Critical Evaluation

(Critical Survey of Literature for Students)

Little Dorrit has been hailed as one of Charles Dickens’s greatest novels and one of the major novels of the nineteenth century. Despite its prevailingly somber and gloomy character, the book was among the most popular of Dickens’s novels during his lifetime.

The structure of the novel is rather complex, consisting as it does of two books, “Poverty” and “Riches.” The first book comprises the events of the time when Mr. Dorrit is imprisoned for debt; the second, the events that take place after his sudden inheritance of a fortune. Interwoven through both parts are the romantic story of the gradually awakening love between Clennam and Amy Dorrit (which Clennam does not realize until near the end of the novel) and biting social criticism, as in the descriptions of the Circumlocution Office, its officials, and its obstructionism. Dickens originally intended to call the novel “Nobody’s Fault,” with the thesis that social decay, rather than the actions of individuals, is responsible for the misfortunes of the various characters.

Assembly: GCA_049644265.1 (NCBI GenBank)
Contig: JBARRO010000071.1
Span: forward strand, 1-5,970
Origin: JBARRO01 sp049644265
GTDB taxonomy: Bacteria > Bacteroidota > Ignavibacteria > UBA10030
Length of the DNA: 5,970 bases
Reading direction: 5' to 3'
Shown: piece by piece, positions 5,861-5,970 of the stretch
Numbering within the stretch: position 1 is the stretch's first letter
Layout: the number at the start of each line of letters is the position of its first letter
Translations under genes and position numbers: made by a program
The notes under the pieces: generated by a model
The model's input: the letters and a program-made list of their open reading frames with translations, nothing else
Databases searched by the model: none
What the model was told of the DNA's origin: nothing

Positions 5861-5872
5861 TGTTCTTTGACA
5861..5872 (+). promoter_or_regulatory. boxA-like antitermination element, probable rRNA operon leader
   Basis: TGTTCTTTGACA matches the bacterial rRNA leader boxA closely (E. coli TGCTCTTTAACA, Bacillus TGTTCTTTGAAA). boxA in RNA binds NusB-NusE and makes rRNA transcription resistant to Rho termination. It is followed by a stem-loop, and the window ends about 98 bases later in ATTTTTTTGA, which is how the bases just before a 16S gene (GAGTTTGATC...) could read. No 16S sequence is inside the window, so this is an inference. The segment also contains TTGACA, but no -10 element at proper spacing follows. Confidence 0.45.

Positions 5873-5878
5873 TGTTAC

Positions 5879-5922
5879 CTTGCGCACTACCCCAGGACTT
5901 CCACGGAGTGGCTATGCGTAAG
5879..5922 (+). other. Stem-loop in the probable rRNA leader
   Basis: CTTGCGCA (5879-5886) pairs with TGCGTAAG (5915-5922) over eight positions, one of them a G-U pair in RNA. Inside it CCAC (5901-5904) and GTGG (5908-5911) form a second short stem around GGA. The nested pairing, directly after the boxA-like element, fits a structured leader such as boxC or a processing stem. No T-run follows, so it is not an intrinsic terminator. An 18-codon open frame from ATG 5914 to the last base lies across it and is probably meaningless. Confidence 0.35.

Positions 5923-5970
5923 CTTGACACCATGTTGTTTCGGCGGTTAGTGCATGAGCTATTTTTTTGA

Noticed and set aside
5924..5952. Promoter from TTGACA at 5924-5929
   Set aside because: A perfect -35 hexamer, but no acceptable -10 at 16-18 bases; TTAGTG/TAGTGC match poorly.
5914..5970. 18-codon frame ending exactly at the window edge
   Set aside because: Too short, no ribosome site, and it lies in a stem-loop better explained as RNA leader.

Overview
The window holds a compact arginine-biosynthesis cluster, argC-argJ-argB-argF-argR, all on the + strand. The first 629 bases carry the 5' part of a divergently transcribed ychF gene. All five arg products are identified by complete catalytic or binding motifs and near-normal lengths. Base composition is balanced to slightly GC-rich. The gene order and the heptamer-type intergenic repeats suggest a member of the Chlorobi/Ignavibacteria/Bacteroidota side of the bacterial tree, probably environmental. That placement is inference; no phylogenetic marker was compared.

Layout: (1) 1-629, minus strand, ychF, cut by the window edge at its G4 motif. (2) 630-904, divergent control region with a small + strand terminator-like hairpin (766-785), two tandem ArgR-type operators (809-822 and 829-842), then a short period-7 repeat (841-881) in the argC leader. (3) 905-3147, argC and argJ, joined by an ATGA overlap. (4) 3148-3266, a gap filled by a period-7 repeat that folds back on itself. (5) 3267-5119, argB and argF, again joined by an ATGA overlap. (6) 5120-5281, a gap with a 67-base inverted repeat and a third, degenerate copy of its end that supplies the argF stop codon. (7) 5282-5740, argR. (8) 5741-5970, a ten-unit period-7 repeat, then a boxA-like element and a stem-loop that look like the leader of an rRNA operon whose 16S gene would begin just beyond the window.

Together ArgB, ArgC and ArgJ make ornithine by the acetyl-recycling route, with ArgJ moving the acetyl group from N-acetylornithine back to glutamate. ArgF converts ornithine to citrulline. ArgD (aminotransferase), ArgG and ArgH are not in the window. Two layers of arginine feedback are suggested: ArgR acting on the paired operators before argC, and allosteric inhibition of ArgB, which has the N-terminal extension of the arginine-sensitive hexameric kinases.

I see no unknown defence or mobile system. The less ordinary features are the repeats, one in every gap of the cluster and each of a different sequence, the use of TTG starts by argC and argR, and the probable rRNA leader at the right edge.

Little Dorrit is, next to David Copperfield (1849-1850, serial; 1850, book), the most autobiographical of Dickens’s novels. The author’s father was imprisoned for debt in the Marshalsea in 1823 and 1834, and during his first term the boy Dickens stayed there on weekends while working in a blacking factory during the week, a routine he vividly describes in David Copperfield. Although the Marshalsea had been closed and torn down by the time Dickens wrote Little Dorrit, the atmosphere and geography of the place remained searingly vivid in his memory.

The metaphor of prison dominates the entire novel, not only as represented by the Marshalsea but also in many other incidents and objects. The novel opens with descriptions of the swindler Blandois in prison in Marseilles; a group of English citizens, including Clennam, the Meagles family, and Miss Wade, in quarantine; and the miserable Sunday in London preceding Clennam’s reunion with his mother, which reminds him of his rigid Calvinist upbringing and unhappy childhood. These small prisons all precede the reader’s introduction to the Marshalsea and the Dorrit family.

One of the more striking of the many prison images throughout the novel occurs at the opening of book 2, where the convent of Saint Bernard in the Swiss Alps is compared to a prison. The expatriate English colonies in Italian cities are their own kind of prison. When old Mr. Dorrit has a stroke at Mrs....

(The entire section is 1040 words.)